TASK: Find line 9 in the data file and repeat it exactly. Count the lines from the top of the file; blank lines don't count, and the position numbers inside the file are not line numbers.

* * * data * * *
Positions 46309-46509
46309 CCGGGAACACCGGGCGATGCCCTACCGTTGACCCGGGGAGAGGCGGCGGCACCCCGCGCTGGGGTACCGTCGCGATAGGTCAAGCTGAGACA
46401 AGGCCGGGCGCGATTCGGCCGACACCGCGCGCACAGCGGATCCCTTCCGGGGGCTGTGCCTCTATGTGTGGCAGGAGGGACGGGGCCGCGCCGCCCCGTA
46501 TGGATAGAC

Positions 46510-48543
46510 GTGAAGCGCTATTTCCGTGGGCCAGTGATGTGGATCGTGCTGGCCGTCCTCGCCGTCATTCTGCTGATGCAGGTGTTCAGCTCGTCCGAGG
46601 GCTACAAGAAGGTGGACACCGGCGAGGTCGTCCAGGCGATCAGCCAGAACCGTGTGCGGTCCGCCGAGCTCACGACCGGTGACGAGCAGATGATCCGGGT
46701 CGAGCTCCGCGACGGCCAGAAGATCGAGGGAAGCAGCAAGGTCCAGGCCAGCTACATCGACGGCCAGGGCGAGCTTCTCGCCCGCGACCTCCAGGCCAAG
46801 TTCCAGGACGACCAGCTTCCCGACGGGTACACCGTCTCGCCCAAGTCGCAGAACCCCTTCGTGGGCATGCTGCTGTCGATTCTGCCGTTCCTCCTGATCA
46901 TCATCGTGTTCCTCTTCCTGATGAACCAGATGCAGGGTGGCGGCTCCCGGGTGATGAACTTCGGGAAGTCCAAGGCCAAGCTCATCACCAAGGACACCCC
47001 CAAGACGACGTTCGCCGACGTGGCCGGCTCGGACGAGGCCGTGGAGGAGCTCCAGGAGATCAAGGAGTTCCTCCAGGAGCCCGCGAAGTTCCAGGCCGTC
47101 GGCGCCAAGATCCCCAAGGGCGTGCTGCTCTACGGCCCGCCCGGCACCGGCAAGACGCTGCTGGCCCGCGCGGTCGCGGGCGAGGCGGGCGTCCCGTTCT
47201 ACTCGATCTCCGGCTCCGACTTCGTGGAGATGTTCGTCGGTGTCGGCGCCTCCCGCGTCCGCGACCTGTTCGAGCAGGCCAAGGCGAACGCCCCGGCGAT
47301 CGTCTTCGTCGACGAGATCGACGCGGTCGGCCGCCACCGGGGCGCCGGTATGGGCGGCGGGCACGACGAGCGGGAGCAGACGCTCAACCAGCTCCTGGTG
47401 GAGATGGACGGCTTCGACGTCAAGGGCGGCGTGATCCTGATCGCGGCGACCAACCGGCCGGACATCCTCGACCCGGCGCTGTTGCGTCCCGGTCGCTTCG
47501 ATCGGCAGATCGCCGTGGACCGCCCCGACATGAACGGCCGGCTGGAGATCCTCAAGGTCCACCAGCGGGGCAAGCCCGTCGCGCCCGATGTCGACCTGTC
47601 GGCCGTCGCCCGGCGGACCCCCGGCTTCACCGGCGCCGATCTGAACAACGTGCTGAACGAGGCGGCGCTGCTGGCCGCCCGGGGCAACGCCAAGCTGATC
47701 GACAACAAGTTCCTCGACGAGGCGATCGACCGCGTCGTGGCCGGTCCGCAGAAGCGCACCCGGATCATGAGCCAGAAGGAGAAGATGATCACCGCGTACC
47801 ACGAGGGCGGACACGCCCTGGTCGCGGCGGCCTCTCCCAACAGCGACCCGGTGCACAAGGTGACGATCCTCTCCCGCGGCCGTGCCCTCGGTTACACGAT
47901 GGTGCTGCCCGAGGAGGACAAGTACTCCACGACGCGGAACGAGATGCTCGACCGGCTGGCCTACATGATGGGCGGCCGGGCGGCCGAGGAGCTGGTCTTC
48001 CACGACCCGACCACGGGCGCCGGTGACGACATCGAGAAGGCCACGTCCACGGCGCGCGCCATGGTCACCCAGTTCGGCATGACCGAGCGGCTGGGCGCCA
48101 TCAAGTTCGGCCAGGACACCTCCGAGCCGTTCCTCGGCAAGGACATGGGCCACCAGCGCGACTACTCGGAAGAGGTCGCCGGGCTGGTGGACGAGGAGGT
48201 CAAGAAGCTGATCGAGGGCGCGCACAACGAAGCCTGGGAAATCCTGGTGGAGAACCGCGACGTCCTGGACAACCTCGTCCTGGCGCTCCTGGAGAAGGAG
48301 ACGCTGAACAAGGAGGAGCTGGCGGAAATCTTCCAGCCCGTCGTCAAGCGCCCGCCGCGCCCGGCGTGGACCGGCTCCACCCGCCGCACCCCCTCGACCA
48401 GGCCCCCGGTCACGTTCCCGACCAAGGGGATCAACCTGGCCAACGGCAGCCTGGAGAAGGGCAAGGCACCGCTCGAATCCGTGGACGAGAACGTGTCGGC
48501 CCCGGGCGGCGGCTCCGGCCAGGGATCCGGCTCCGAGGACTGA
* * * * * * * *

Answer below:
46801 TTCCAGGACGACCAGCTTCCCGACGGGTACACCGTCTCGCCCAAGTCGCAGAACCCCTTCGTGGGCATGCTGCTGTCGATTCTGCCGTTCCTCCTGATCA